Ever wished your home looked more like the Great Hall of the People in Beijing? Well it soon could, with a range of replica ceiling lights available from one of China’s top e-commerce sites for less than the price of a decent steak.

Based on the actual designs found inside the famous political building in Tiananmen Square, the metal-and-plastic fittings come in a choice of styles and sizes, with the largest measuring a whopping 1.8 metres (six feet) in diameter.

The classic look features three tiers of lights under circular shades with scalloped edges, with a five-pointed Communist Party star printed in the centre of the smallest.

An alternative design incorporates three tiers of red shades, with the smallest printed with a hammer and sickle design in yellow.

Prices for the lights, which are available on Taobao, start at just 207 yuan (US$30), with the largest selling for more than 15,000 yuan.

Taobao is a unit of Alibaba Group, which also owns the South China Morning Post.

Reaction to the products from the people who have bought them has been mixed.

“The results are very good,” one person wrote. “It’s very atmospheric, installation is simple, and the price is cheap and good value.”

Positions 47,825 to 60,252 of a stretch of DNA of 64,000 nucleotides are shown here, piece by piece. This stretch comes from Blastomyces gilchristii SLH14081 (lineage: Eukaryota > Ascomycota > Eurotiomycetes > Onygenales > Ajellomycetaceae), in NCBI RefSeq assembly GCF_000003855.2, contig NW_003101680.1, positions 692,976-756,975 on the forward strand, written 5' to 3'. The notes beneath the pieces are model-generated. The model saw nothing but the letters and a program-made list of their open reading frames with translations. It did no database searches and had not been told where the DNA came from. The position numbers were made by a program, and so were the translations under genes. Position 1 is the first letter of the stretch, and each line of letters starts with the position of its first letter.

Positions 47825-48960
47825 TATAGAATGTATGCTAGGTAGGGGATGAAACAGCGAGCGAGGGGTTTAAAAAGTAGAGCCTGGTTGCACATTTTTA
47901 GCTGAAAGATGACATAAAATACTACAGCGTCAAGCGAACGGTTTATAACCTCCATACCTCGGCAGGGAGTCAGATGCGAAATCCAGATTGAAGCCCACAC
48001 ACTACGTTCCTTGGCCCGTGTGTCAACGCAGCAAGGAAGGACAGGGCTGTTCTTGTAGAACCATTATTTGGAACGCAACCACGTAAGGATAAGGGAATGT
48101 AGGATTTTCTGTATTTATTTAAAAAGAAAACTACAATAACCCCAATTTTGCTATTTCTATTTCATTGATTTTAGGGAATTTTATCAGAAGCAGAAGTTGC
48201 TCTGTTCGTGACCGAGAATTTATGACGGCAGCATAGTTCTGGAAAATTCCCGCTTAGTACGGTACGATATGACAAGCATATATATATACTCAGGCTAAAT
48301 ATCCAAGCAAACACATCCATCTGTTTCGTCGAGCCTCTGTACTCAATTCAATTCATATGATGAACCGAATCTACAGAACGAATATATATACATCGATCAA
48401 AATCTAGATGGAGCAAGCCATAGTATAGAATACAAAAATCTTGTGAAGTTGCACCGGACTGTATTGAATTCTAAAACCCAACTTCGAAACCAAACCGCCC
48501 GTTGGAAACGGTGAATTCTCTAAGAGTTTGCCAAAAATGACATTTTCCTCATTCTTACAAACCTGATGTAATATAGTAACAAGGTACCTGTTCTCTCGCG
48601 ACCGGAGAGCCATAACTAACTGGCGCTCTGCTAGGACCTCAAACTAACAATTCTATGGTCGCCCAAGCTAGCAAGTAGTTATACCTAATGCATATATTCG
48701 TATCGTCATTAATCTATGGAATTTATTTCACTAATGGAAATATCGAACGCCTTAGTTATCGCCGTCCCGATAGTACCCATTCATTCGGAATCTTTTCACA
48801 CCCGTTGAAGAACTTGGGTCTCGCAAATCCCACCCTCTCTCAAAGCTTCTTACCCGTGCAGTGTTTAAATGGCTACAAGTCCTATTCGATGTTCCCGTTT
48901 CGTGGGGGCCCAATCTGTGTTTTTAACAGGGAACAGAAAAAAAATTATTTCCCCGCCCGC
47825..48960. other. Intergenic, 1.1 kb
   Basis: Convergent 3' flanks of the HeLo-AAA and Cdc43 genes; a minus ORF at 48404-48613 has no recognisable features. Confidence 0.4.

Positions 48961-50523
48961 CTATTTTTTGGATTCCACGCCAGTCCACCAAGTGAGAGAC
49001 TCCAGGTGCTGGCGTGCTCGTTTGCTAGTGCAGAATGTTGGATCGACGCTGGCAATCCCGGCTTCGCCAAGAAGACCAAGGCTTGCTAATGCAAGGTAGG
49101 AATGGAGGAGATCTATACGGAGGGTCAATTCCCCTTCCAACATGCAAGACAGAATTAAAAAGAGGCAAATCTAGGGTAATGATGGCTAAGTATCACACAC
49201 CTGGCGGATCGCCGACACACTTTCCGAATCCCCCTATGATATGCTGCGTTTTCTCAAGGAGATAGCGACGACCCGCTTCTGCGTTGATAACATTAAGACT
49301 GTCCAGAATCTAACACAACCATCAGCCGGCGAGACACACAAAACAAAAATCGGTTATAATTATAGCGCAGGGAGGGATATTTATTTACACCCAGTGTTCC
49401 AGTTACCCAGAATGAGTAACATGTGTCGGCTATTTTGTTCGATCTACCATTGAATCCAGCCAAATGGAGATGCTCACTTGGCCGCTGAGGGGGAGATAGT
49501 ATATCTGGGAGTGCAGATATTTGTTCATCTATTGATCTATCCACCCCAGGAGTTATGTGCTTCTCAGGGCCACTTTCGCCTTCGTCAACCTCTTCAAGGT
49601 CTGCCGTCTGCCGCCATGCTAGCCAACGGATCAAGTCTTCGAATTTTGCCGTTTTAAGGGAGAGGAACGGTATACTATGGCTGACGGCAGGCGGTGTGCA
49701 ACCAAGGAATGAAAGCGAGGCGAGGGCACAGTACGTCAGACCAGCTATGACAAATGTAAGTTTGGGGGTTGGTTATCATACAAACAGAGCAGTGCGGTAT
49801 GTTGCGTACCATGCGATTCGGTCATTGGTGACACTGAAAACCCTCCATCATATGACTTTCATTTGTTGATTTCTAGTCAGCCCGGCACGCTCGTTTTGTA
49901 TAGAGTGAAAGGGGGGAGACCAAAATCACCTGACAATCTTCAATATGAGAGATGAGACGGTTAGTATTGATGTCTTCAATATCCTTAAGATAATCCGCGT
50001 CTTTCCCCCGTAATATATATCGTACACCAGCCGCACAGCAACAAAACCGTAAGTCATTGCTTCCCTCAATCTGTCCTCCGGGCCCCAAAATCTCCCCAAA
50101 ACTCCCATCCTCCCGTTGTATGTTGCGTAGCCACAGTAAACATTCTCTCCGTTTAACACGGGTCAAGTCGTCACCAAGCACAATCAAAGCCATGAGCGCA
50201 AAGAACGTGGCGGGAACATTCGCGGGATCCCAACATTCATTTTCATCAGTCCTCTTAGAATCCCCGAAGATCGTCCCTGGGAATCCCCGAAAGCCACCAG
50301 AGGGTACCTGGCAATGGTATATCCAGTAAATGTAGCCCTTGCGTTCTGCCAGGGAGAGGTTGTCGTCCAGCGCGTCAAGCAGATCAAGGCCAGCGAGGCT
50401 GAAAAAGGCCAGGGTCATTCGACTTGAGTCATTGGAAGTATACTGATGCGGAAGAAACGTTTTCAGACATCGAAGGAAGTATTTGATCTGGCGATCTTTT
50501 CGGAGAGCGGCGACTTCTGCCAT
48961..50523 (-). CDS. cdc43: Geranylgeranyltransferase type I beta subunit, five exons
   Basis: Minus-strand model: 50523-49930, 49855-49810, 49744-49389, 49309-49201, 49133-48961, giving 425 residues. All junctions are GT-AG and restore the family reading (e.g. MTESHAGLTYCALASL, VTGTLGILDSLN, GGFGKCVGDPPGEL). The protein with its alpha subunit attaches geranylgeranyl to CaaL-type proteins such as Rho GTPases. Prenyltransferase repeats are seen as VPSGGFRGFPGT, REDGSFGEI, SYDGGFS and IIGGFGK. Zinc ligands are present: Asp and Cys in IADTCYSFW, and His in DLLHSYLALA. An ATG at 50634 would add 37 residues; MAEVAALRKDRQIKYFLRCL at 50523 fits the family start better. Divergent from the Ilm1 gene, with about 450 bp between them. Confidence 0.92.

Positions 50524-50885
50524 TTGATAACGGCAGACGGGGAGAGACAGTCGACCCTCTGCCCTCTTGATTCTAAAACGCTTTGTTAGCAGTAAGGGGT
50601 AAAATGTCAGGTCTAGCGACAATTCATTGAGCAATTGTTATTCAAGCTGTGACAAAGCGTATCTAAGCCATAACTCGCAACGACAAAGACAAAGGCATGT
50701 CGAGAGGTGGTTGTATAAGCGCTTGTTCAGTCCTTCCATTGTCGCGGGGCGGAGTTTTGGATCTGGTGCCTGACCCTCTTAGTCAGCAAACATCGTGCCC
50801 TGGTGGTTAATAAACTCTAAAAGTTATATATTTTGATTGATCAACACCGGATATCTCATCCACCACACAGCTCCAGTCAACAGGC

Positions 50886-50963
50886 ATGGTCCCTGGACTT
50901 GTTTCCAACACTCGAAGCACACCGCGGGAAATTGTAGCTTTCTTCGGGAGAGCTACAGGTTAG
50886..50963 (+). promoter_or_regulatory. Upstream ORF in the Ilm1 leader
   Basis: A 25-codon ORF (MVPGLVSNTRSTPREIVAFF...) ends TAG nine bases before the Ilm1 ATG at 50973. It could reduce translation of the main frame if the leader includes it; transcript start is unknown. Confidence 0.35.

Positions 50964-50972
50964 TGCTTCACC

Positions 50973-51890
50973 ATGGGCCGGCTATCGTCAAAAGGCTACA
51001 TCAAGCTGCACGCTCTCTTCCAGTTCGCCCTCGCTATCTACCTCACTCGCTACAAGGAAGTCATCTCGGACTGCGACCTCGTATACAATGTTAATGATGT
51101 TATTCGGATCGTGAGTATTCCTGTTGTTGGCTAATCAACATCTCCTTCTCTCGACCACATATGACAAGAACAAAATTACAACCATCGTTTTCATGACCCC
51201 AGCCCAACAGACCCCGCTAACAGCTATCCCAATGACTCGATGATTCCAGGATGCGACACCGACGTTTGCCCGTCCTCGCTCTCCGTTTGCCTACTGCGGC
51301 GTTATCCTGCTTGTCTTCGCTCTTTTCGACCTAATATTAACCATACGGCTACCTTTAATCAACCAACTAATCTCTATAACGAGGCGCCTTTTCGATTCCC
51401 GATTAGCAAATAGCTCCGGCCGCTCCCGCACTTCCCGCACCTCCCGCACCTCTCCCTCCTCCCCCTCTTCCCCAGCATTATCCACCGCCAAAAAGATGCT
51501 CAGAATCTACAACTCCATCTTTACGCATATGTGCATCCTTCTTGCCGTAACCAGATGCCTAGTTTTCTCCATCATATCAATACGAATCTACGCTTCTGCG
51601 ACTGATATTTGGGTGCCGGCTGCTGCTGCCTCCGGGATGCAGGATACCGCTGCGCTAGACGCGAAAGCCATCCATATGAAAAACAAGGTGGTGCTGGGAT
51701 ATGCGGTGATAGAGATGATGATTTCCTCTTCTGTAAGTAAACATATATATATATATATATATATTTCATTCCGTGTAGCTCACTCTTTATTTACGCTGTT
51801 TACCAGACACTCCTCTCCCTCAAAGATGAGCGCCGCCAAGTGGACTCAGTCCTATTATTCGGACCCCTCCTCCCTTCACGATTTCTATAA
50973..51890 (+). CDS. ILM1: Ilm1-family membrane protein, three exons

“The quality is so bad!” said another. “The paint has rubbed off in many places, and half the lights didn’t even turn on after I installed it!”

Like the Houses of Parliament in London or the Capitol Building in Washington, the Great Hall of the People is one of China’s most important government buildings.

It plays host to the annual meetings of the national legislature and Communist Party’s top political advisory body – known collectively as the “Two Sessions” – as well as the party’s national congress, which is held every two years.

The replica lights are not the only Communist Party kitsch to be found on Taobao. Its vendors offer everything from replica Cultural Revolution propaganda posters, to flags, badges, and hammer and sickle alarm clocks.

For the more discerning collector strong markets for genuine Communist-era memorabilia, both within and outside China, mean the most sought-after pieces can fetch hundreds of thousands or even millions of yuan.